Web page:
After a hearing, the ALJ issued an unfavorable decision dated
July 21, 2014. (Tr. 11-22). Plaintiff filed a request for
review, and on November 23, 2015, the Appeals Council denied
Plaintiff's request for review. (Tr. 1-3). Plaintiff has
exhausted all administrative remedies, and the decision of
the ALJ stands as the final decision of the Commissioner of
the Social Security Administration.
Standard for Determining Disability Under the Act
eligible for benefits under the Social Security Act, a
claimant must prove he or she is disabled. Pearsall v.
Massanari, 274 F.3d 1211, 1217 (8th Cir. 2001);
Baker v. Sec'y of Health & Human Servs., 955
F.2d 552, 555 (8th Cir. 1992). The Social Security Act
defines as disabled a person who is unable “to engage
in any substantial gainful activity by reason of any
medically determinable physical or mental impairment which
can be expected to result in death or which has lasted or can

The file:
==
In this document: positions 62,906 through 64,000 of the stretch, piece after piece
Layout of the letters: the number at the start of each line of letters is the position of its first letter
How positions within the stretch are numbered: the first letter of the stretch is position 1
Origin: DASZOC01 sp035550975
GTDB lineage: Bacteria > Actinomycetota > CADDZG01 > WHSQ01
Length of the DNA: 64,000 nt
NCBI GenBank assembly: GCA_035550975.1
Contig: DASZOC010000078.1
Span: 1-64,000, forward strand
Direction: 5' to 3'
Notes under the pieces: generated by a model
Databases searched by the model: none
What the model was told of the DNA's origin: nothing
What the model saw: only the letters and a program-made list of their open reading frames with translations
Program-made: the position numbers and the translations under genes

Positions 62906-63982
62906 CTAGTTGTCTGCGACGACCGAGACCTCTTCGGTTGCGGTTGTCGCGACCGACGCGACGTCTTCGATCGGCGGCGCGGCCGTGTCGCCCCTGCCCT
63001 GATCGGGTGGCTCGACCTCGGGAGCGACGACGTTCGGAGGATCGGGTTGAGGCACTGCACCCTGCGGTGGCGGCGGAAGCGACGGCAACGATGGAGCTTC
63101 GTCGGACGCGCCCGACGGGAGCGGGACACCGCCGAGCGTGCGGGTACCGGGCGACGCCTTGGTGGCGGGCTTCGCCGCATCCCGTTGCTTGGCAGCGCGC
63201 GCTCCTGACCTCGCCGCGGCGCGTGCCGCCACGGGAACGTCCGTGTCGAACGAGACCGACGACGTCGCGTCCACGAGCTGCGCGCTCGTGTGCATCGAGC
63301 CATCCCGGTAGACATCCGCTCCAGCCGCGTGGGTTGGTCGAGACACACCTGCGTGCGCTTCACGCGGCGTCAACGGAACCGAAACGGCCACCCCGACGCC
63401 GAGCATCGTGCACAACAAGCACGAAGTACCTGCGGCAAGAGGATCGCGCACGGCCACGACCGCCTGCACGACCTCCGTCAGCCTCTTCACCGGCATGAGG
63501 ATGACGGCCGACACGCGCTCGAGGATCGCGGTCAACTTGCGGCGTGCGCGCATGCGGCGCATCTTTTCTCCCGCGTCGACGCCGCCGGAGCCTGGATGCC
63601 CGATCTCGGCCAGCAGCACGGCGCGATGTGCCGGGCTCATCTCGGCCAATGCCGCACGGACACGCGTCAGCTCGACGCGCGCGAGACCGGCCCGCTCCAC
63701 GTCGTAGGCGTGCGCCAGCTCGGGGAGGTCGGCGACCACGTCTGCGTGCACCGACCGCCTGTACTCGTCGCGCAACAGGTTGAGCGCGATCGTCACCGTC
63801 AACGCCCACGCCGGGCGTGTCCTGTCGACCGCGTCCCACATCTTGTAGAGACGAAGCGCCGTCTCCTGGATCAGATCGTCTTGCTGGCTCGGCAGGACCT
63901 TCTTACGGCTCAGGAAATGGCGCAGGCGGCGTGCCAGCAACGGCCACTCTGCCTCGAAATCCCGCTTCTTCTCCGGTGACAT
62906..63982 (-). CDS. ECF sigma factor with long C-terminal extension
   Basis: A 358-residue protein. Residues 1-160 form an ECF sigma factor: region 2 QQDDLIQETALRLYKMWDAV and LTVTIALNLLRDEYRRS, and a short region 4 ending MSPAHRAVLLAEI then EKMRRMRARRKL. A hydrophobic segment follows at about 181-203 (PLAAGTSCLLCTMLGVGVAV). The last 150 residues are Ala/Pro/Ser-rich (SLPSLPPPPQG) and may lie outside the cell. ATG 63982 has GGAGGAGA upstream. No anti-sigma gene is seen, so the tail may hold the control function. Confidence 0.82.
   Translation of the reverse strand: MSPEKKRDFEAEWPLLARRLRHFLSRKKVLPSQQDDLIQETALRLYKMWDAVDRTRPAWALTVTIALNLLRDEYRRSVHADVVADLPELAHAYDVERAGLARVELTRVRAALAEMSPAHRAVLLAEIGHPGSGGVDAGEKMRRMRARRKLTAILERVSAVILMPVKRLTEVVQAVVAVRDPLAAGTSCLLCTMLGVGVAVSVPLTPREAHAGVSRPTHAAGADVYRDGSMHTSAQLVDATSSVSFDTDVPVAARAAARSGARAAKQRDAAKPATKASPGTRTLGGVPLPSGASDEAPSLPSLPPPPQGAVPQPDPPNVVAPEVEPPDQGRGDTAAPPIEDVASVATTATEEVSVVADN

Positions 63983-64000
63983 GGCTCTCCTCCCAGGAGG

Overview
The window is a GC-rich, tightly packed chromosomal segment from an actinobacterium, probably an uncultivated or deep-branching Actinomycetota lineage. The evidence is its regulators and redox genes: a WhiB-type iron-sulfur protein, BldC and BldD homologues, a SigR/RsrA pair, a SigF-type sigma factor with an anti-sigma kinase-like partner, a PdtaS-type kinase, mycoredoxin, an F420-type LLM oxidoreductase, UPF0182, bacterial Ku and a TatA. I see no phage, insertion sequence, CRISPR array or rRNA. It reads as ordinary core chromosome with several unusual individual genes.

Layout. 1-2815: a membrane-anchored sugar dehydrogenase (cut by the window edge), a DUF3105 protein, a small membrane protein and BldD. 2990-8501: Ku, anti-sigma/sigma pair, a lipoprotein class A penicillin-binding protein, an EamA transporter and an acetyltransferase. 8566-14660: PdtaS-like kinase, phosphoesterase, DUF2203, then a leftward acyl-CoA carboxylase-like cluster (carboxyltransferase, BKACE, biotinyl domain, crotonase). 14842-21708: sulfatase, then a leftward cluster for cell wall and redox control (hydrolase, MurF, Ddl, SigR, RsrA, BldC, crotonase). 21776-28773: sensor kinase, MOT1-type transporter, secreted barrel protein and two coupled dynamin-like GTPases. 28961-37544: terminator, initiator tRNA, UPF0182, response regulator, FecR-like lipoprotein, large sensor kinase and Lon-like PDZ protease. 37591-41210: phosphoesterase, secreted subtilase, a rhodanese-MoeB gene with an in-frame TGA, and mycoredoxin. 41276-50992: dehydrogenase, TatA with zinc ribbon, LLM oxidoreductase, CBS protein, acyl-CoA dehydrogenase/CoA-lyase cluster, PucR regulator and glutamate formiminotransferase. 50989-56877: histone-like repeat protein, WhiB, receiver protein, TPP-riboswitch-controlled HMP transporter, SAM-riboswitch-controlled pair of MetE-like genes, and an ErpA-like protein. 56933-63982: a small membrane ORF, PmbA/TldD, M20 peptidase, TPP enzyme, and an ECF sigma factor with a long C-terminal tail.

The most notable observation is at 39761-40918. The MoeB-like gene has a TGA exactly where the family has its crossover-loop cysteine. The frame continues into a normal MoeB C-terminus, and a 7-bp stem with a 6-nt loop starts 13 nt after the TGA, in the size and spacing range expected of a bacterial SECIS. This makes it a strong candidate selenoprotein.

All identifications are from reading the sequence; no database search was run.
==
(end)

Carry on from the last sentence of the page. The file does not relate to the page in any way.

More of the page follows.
be expected to last for a continuous period of not less than
twelve months.” 42 U.S.C. § 423(d)(1)(A); see
also Hurd v. Astrue, 621 F.3d 734, 738 (8th Cir. 2010).
The impairment must be “of such severity that [the
claimant] is not only unable to do his previous work but
cannot, considering his age, education, and work experience,
engage in any other kind of substantial gainful work which
exists in the national economy, regardless of whether such
work exists in the immediate area in which he lives, or
whether a specific job vacancy exists for him, or whether he
would be hired if he applied for work.” 42 U.S.C.
determine whether a claimant is disabled, the Commissioner
engages in a five-step evaluation process. 20 C.F.R. §
404.1520(a); see also McCoy v. Astrue, 648 F.3d 605,
611 (8th Cir. 2011) (discussing the five-step process). At
Step One, the Commissioner determines whether the claimant is
currently engaging in “substantial gainful
activity”; if so, then he is not disabled. 20 C.F.R.
§ 404.1520(a)(4)(i); McCoy, 648 F.3d at 611. At
Step Two, the Commissioner determines whether the claimant
has a severe impairment, which is “any impairment or